Tuesday, August 18, 2015

Meriwether Lewis, suicide or murder?

The Lewis and Clark expedition. which explored the land Thomas Jefferson added in the Louisiana Purchase, as well as what became the Oregon Territory, made Meriwether Lewis and William Clark historic figures. While Clark lived to age 68, Lewis died at 35 due to two gunshot wounds. Most historians assumed he killed himself, but the two wounds always raised questions about the possibility of murder. During the bicentennial in 2009 of his death, forensic science made things murkier.

Born on August 18, 1774, in Ivy, Virginia, he was five when his father -- Lieutenant William Lewis -- died of pneumonia on November 17, 1779. His mother quickly married Captain John Marks and they moved to Georgia shortly afterward. As a teenager, Meriwether Lewis enjoyed hunting and exploring the woodland, often going out with his dog in the middle of the night. At 13, he was sent back to Virginia for a formal education, graduating at 18 from Liberty Hall, which is now Washington and Lee University. He joined the Virginia militia. His unit helped quell the Whiskey Rebellion.

Lewis had political connections. Thomas Jefferson hired him as his private secretary early in his presidency. Naturally, when Jefferson wanted the new territory explored, he knew he could trust Lewis and that Lewis was quite knowledgeable about nature. Jefferson assigned Lewis to put together an expedition -- the Corps of Discovery as Sergeant Patrick Gass later called it. They made the first official transcontinental trip by white American. They were the astronauts of their day, exploring terra incognita instead of the galaxies.

For his lieutenant on the journey, Captain Lewis recruited an old Army buddy, William Clark. Their three-year journey covered 8,000 miles. They explored lands that were lightly populated by Indians who were technologically backward. Within a century, the land Lewis and Clark explored would be the home to millions of white settlers who established businesses, government and a new society. The Indians either died, assimilated or became exiled to reservations.

Upon their return, the members of the Lewis and Clark Expedition were national heroes. Jefferson gave Lewis 1,600 acres of land, and appointed him governor of Louisiana Territory.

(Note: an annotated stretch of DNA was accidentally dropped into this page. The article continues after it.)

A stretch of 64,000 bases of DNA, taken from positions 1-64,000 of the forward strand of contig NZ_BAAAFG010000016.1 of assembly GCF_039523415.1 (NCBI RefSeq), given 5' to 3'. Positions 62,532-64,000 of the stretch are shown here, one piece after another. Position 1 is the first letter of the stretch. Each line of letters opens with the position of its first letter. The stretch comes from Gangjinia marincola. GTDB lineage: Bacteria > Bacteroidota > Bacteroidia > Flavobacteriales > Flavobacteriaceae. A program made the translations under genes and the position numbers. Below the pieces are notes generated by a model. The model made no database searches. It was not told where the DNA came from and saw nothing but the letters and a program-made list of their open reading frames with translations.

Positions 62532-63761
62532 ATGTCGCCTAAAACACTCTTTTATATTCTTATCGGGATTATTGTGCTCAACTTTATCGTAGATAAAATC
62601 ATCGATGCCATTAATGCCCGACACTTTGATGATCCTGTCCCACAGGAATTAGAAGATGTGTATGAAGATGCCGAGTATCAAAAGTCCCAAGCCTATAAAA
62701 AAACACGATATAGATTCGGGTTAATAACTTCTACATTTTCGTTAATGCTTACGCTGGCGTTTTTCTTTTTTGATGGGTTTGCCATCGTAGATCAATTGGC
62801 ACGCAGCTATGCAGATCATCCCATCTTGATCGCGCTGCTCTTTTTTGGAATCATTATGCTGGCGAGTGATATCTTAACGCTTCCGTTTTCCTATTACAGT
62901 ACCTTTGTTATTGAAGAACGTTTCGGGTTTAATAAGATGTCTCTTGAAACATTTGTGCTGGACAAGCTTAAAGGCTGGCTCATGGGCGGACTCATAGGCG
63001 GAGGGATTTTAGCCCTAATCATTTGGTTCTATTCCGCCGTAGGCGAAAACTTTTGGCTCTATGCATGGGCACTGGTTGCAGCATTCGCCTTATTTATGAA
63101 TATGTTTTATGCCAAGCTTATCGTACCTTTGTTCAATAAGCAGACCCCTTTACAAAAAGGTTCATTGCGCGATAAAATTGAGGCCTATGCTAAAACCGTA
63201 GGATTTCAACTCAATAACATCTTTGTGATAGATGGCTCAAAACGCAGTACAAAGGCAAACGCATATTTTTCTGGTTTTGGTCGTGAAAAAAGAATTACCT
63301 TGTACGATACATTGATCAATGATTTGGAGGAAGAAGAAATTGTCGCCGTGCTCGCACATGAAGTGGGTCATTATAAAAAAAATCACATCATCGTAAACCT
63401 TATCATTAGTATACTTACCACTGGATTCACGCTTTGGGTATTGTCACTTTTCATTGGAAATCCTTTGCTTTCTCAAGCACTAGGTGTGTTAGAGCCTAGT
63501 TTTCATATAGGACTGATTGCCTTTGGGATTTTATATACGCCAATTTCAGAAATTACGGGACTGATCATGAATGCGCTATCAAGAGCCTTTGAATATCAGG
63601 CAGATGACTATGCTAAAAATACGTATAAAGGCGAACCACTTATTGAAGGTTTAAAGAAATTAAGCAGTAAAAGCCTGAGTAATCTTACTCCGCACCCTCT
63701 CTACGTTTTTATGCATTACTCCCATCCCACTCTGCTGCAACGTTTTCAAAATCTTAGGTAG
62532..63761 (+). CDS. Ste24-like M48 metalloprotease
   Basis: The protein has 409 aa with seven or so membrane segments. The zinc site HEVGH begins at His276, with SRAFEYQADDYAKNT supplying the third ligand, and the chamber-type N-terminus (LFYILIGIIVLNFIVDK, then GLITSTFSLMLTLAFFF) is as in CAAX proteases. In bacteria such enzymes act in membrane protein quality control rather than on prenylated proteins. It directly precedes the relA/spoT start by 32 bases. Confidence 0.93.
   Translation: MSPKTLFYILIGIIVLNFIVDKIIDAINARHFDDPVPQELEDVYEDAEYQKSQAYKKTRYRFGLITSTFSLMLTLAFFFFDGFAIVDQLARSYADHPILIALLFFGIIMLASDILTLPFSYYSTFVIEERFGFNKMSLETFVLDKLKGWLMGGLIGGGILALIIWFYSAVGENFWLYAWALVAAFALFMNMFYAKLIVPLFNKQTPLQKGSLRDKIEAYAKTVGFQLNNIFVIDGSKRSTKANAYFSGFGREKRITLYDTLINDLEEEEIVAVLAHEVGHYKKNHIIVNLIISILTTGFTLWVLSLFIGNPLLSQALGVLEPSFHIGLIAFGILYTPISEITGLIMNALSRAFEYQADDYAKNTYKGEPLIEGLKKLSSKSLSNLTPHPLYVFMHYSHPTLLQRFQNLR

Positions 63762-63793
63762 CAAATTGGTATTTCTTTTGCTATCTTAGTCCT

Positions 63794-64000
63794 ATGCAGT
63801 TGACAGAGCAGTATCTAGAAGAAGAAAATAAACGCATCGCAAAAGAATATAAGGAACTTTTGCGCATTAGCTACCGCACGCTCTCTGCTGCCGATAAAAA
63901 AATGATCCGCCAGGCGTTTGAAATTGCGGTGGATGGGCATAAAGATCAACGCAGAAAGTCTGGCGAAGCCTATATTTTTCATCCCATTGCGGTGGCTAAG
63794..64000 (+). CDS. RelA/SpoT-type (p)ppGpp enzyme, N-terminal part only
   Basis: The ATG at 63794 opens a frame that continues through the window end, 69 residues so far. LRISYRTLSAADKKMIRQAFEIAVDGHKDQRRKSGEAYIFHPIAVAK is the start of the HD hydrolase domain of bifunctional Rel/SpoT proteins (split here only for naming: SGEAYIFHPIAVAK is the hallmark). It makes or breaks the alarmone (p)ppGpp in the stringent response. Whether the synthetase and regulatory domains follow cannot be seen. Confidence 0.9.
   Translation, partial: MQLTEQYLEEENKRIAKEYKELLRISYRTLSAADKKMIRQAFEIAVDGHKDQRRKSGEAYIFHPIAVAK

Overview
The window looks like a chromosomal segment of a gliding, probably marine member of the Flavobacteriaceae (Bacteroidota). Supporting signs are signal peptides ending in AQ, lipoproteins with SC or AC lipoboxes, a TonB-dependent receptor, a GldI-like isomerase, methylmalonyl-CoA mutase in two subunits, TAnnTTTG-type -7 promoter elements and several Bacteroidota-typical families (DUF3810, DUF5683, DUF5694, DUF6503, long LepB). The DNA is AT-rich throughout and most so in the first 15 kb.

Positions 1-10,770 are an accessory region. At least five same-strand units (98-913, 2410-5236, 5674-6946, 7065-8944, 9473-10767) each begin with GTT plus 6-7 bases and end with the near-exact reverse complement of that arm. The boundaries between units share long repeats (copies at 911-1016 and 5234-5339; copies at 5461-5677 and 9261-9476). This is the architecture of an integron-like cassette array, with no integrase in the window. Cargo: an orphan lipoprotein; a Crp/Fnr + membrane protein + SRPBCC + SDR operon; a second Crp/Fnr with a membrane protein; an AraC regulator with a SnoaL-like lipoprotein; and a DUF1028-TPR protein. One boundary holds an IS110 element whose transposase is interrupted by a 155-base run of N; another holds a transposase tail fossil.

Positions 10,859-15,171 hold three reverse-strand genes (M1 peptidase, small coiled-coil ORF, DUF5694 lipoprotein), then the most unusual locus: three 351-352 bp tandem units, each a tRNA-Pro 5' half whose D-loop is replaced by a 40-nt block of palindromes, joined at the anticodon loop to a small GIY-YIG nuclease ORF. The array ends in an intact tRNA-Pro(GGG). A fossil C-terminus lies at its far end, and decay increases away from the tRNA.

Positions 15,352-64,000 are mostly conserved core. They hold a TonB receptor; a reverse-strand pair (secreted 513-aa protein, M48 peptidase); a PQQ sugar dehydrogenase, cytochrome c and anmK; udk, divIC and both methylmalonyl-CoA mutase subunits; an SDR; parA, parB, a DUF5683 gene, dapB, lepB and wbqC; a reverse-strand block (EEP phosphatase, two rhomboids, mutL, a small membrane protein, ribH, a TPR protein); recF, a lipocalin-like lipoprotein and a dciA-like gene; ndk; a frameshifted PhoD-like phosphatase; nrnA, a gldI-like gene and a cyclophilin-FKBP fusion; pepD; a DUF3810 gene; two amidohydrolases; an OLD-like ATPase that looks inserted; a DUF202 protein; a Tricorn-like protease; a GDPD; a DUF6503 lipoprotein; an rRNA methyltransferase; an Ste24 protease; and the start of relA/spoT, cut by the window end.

But by the summer of 1809, Lewis was broke. He and the Department of War had a difference of opinion about his expense account and he headed to Washington to resolve the dispute. He traveled the Natchez Trace from Natchez, Mississippi, to Nashville, Tennessee. This was a dangerous route, also known as the Devil's Backbones as highwaymen patrolled it. The danger was such that he wrote his will before leaving. He suffered malaria throughout his life. He drank too much. He also had failed in an attempted suicide before leaving on September 3, 1809. Debt, illness, alcoholism and depression add up to suicide, right?


On October 10, 1809, Lewis arrived at Grinder's Stand, an inn of sorts with cabins, south of Nashville in Hohenwald, Tennessee. The inn was run by the Griners, Robert and Priscilla, but frequent mispronunciation of their surname led to it being called Grinder's Stand. The next morning, Mrs. Griner found him dead in his cabin. While she later reported hearing voices, gunshots and a cry for help in the middle of the night, she failed to intervene.

Then there was the issue of James Neelly, an Indian agent who accompanied Lewis through this dangerous area. But Neelly was not with him that night.

Finally, there was the money that Lewis had borrowed to pay for his journey; it was gone. Spent? Robbed? Who knows?

On October 11, 2009, the 200th anniversary of the death of Lewis, biographer Thomas Danisi told NPR that the malaria, not depression, likely triggered the suicide: "Well, for one thing, he had a lifelong record of malaria attacks, because this is a parasite that does not go away. He may have even have had more than one of version of malaria. That's very painful disease and it affects, gives you really terrible headaches, for one thing, abdominal pains. If you're weak and suffering from this, you're not in a complete state of good mind."

Of course, it is his life, not his death, that define Meriwether Lewis. He headed one of the most remarkable expeditions in human history, not just U.S. history. The expedition charted territory, identified hundreds of animal and plant species, and made diplomatic agreements with dozens of Indian tribes, many of whom knew of only one small area in the region. They blazed trails that would transform a desert, mountain range and woodlands into The West.

My first collection of "Exceptional Americans" is available here. And the Kindle version is here.


  1. He got screwed big time by the government over his expenses while governor of Missouri. They should have done better by this great man than they did. As I mentioned in a comment on an earlier post, Undaunted Courage is a good book about Lewis and the expedition. I have since driven most of the Lewis and Clark historical route. If I have time on my trip west next week, I may get the last leg of that in.

  2. There's the L&C Nat'l. Monument, with museums on both sides (and both worthwhile) of the Columbia River and a replica of Ft. Clatsop where (as best as could be figured, so many years later) they over-wintered,